Does Rat Kiley change by his experience in war?

Expert Answers

An illustration of the letter 'A' in a speech bubbles

The war changes Rat Kiley completely; it takes away his innocence as it does with the other men. At first, Rat's quite a happy-go-lucky kind of guy. He doesn't quite fully understand the seriousness of war and the horrors it entails. Neither he nor Curt Lemon have any real comprehension...

Unlock
This Answer Now

Start your 48-hour free trial to unlock this answer and thousands more. Enjoy eNotes ad-free and cancel anytime.

Start your 48-Hour Free Trial

The war changes Rat Kiley completely; it takes away his innocence as it does with the other men. At first, Rat's quite a happy-go-lucky kind of guy. He doesn't quite fully understand the seriousness of war and the horrors it entails. Neither he nor Curt Lemon have any real comprehension of the dangers they face:

They were just kids; they just didn’t know. A nature hike, they thought, not even a war, so they went off into the shade of some giant trees-quadruple canopy, no sunlight at all-and they were giggling and calling each other yellow mother and playing a silly game they’d invented.

To some extent, Rat's innocence is a metaphor for the general lack of understanding of the Vietnam War among large sections of the American people. Rat and Curt are playing around because they don't really feel engaged with the conflict; this is someone else's war. Nevertheless, they're still deeply involved in this war whether they like it or not and soon Rat Kiley's innocence will be gone forever when Curt's blown to pieces after stepping on a landmine. One minute Rat and Curt are goofing off; the next minute one of them is dead.

Rat is completely changed by the experience. He was always an emotional character, but he was able to channel those emotions into telling stories. But in the aftermath of Curt's death he finds himself overwhelmed with emotions he simply can't handle. We see this when he writes a letter of condolence to Curt's sister. His mind subsequently begins to crack under the strain, and there is a tragic sense of inevitability about his eventual mental collapse. Rat shoots himself in the foot to try and get himself medically discharged. His sad decline is now complete. He has gone from being a take-charge kind of guy, always helping others, to a shell of his former self, desperate and hopeless.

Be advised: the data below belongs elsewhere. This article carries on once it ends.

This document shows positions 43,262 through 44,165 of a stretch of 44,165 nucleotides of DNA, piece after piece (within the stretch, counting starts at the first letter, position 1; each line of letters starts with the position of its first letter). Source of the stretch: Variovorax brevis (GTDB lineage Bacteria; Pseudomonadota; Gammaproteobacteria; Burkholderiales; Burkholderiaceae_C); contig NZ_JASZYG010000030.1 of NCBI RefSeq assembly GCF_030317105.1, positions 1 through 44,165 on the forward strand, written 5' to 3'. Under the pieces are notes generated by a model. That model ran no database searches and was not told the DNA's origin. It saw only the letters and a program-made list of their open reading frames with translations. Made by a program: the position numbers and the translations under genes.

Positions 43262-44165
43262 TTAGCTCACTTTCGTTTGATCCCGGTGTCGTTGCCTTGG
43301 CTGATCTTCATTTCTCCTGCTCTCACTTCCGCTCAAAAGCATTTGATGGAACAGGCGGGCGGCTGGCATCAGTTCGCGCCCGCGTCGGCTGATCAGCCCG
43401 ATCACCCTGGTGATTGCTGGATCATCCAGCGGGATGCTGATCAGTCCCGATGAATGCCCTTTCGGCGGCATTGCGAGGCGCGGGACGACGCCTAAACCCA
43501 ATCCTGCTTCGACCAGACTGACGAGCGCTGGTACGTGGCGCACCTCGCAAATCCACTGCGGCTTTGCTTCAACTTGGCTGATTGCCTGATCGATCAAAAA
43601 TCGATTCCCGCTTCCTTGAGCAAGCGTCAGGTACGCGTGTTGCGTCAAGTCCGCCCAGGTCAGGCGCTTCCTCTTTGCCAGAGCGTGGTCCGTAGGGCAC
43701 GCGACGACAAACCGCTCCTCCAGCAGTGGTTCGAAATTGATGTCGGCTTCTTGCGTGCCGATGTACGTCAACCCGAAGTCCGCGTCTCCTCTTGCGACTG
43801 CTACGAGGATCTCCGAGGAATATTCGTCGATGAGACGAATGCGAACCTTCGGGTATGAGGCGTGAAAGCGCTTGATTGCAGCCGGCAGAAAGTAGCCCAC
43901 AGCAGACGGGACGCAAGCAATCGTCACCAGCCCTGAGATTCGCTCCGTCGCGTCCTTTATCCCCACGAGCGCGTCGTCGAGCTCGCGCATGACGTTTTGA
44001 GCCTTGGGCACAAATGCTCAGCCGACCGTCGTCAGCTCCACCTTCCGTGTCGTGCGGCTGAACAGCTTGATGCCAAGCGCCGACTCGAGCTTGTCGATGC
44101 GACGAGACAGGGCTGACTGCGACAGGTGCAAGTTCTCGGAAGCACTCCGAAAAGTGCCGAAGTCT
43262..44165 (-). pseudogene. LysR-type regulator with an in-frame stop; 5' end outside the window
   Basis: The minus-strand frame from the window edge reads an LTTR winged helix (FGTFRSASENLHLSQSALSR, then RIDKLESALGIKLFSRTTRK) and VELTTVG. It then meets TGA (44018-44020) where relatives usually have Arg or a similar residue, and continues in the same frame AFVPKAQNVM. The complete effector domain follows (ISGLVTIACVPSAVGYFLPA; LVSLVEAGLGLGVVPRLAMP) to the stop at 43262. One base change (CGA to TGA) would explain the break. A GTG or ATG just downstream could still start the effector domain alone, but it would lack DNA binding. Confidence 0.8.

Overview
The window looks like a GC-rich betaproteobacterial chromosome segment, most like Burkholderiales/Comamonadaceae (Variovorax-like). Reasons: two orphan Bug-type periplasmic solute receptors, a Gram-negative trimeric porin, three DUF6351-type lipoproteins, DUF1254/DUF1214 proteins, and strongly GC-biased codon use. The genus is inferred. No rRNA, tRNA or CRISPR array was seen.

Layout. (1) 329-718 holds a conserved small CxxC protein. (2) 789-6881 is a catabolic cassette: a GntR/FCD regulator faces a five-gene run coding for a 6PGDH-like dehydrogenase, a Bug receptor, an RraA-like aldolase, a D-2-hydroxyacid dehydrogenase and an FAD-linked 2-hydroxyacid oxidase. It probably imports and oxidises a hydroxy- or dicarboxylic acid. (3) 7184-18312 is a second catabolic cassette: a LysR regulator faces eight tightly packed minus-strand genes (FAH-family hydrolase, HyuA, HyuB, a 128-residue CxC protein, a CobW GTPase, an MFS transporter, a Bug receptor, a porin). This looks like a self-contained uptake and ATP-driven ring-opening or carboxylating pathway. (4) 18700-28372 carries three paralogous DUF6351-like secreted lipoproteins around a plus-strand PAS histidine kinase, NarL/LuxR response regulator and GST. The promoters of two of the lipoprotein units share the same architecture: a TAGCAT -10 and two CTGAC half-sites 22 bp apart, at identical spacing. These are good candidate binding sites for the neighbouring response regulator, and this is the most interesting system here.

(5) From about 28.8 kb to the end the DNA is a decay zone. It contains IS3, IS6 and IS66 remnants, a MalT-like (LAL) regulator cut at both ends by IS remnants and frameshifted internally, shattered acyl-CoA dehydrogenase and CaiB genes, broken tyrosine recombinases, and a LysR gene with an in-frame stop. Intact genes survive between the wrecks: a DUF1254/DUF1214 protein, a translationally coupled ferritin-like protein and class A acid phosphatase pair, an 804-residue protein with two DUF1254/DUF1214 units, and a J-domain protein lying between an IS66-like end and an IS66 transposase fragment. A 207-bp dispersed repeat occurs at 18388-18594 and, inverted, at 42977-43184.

Approved by eNotes Editorial Team
An illustration of the letter 'A' in a speech bubbles

Every character in Tim O'Brien's "The Things They Carried" changes as a result of war. The basic central theme of the story is precisely how men and women change after being touched by the unique and sad experiences that arise as a result of war.

Rat Kiley is perhaps the person who is most affected, although O'Brien is careful in not making one man's experiences seem of lesser or more importance than the others. All men are affected by war in one way or another.

However, what makes Rat's experience unique is that he is the life of the crowd. As a medic, he carries the cool things such as medicines, sweets, and even comic books. His humor tends to make things easier in a difficult situation. However, when Ted Lavender is shot, we begin to see the change in Rat in the way that he internalizes what is going on.

... right then Ted Lavender was shot in the head on his way back from peeing. He lay with his mouth open. The teeth were broken. There was a swollen black bruise under his left eye. The cheekbone was gone. Oh..[] Rat Kiley said, the guy's dead. The guy's dead, he kept saying, which seemed profound -the guy's dead. I mean really.

It is after the death of his friend Curt Lemon that Rat completely changes.He shoots a baby buffalo in the field, and even tries to shoot his own foot to get sent back home from the battlefield. Rat's is perhaps one of the saddest changes in the story because it shows how deeply war can break or make a man.

Approved by eNotes Editorial Team